Sunday, December 28, 2008


As a book reviewer, I often have to remind myself to regard each book as a consumer and not as a writer. This can often be a difficult challenge; especially when a veteran author goes against all the rules as taught to us by the experts, including the editors and agents who buy and represent our work.

I recently reviewed a picture book by a well-known and successful author and although Consumer Niki liked the book well enough, Writer Niki was flabbergasted. This newly released book totally went against the grain of everything we’ve been taught as writers desperately submitting our own work for publication. First off, at the recent SCBWI-Carolinas Conference I attended, the editor and agent who spoke, could not stress enough the fact that picture books should contain 500 words or less. This work was well over that. Personally, I have no issue here. I think many of today’s picture books tend to be so sparse and picture driven, that I sometimes wonder if we’re cheating our children out of the actual “reading” experience. Somewhere down the line it seems book manufacturers have labeled all our children with low attention spans and have changed the market to reflect that. Although that may be the case for some, I do believe many children can still enjoy and sit through a well-written story picture book.

Another thing I noticed was the many places the author violated the number one rule. Show, don’t tell! Over and over in the text I was told what a character said or did instead of actually seeing the character say or do it. Here’s a similar example of what I mean:

The instructor asked those of us who wanted to try out to play a song as best we could.

It seems to me the text would have read better something like this:

“Whoever wants to try out can play their best song for me,” the instructor said.

In light of my recent article, ABUNDANTLY ADVERB (See below.), there were numerous no-no’s tossed into the tag lines, and at one point, even a “suddenly segue”! What’s up with that?

Now, don’t get me wrong. I am certainly not trying to bash another author’s work. Remember, I liked the book . I guess a little bit of the Green-Eyed Monster, has shown its head here. I, like so many of you, can paper my office walls with the rejection slips I've received.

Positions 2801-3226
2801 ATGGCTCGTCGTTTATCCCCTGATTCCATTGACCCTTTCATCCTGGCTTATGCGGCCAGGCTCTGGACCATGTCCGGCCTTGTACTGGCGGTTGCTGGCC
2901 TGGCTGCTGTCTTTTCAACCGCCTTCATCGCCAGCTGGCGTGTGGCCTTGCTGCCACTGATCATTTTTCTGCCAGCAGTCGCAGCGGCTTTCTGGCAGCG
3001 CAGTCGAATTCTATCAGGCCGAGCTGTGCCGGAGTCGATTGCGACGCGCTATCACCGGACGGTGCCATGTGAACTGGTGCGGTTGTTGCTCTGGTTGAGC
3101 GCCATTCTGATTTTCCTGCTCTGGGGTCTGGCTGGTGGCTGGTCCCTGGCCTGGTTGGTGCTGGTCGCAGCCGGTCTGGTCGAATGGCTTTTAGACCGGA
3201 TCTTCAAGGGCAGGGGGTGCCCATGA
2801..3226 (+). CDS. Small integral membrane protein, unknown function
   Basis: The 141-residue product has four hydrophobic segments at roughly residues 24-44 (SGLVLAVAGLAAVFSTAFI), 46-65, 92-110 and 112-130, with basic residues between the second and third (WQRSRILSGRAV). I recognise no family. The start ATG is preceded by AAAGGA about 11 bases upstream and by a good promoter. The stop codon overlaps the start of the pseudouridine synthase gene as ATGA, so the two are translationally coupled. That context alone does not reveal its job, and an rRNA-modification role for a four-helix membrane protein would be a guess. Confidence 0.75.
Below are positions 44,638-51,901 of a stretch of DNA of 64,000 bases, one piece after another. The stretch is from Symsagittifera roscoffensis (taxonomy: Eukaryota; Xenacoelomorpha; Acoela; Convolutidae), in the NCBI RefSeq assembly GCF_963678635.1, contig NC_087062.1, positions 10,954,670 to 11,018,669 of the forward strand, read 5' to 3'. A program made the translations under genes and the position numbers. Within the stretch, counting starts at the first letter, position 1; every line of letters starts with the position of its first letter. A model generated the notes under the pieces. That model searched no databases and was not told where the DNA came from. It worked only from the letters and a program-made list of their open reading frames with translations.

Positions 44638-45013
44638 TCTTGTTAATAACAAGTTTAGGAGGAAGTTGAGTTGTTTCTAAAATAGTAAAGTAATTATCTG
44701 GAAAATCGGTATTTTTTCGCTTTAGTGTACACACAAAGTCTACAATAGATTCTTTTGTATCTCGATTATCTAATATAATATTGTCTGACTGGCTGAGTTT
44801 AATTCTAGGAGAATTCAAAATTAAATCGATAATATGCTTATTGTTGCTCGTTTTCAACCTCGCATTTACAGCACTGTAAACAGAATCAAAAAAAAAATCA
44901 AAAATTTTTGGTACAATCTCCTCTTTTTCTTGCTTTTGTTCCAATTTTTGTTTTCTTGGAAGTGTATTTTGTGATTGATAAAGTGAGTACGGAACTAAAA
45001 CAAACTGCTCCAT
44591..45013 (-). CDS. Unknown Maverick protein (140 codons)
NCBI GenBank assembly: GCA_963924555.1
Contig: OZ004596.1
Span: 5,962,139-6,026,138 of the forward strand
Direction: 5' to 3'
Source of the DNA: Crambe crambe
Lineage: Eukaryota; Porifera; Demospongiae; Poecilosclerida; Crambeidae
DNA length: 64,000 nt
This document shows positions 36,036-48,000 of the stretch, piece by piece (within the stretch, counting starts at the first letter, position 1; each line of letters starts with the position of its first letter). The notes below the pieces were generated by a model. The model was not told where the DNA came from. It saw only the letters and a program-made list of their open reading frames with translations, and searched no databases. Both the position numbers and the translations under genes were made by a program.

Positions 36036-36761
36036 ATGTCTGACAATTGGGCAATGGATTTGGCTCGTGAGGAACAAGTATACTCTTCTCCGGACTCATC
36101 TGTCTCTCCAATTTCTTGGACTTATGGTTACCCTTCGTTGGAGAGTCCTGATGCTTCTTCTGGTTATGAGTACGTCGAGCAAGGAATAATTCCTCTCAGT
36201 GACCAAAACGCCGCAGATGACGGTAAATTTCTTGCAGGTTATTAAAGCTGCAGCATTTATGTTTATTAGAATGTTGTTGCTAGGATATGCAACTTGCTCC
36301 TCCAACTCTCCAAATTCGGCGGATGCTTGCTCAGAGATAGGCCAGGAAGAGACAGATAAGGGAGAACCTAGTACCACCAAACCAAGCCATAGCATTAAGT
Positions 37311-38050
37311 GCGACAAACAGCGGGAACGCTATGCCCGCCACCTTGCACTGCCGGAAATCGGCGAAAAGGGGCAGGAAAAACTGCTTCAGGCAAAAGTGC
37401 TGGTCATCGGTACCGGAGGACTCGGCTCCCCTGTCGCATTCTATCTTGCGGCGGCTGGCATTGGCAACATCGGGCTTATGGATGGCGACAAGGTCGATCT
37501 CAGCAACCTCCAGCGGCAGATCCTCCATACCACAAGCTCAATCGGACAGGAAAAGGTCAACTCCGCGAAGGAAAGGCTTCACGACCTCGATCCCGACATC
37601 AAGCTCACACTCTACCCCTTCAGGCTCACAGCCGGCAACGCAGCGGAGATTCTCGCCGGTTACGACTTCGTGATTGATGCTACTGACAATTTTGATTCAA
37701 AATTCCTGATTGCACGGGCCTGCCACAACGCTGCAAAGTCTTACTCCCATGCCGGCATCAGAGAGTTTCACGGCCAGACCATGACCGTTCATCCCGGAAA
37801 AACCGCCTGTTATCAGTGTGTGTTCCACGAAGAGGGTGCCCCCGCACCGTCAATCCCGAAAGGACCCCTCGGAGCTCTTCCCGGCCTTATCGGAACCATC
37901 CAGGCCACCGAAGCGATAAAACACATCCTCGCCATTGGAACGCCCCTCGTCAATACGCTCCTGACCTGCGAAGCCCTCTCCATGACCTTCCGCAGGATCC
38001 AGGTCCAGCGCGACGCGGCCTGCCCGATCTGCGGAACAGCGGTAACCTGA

So what is a writer to do? I’m not sure. If I had critiqued this author’s manuscript before it went out I would have said it was great, but not ready for submission. Shows how little I know. The best advice I can give here is to keep honing your craft. Unless you are a well-known author, follow the rules as best you can. Your work has to be superior in order for a publisher to take a chance on you in today’s tough market. As for me, I intend to keep my nose to the grindstone and improve my writing word by word. Taste is subjective and someday I’ll find an editor or agent who is as passionate about my work as I. And if, every once in a while, I come across a book that disregards what I’ve been taught, I will grumble a little bit. Yet, even with my gripes, my heart is deeply imbedded in children’s literature. Let it be known that I may not like every book that comes across my desk, but I will certainly be among the first to cheer for each and every author who finds their work in print. Publication is a hurdle many of us dream about but only few accomplish. Bravo!

-Niki Schoenfeldt


  1. Niki, I think maybe instead of thinking of these things as rules, maybe consider "what works." So many of the best loved children's books of all time break what we are told are the rules. In my opinion, they're more like "suggestions," because if you follow the suggestions, your writing will more likely work.

    I may not know what I'm talking about because I haven't sold children's writing, but the same kind of thing exists in adult writing. I've published many pieces that break rules, and that even have not done well in critique.

    The question, to me, isn't so much whether a piece follows rules, but whether it has an emotional impact, whether it makes the reader think, whether it brings delight.

    Then again, I'm not a children's book publisher, so take my thoughts with a grain or two of salt.

  2. Thanks Jody. I think you're right. For lack of a better word, I used "rules" and yet, I knew going in that probably wasn't the proper terminology for what I was trying to express. In the words of a well-known pirate, I guess you could say, "they're more like guidelines." And yet, as with everything, there are always exceptions to the "rule".

    However, I do beleive those who have already made a name for themselves, are more likely to get away with stretching said guidelines. I'm all for marching to the beat of your own drum. Its what makes us each of us unique after all. But there are days when frustration kicks in and I begin to wonder if anybody will ever be interested in my own brand of uniqueness. Go figure!

  3. I like to look at the Douglas MacArthur quote”

    We just have to know how and WHEN to do it.


Thanks for joining in and posting your comments. I hope that by networking together we'll become better at our craft.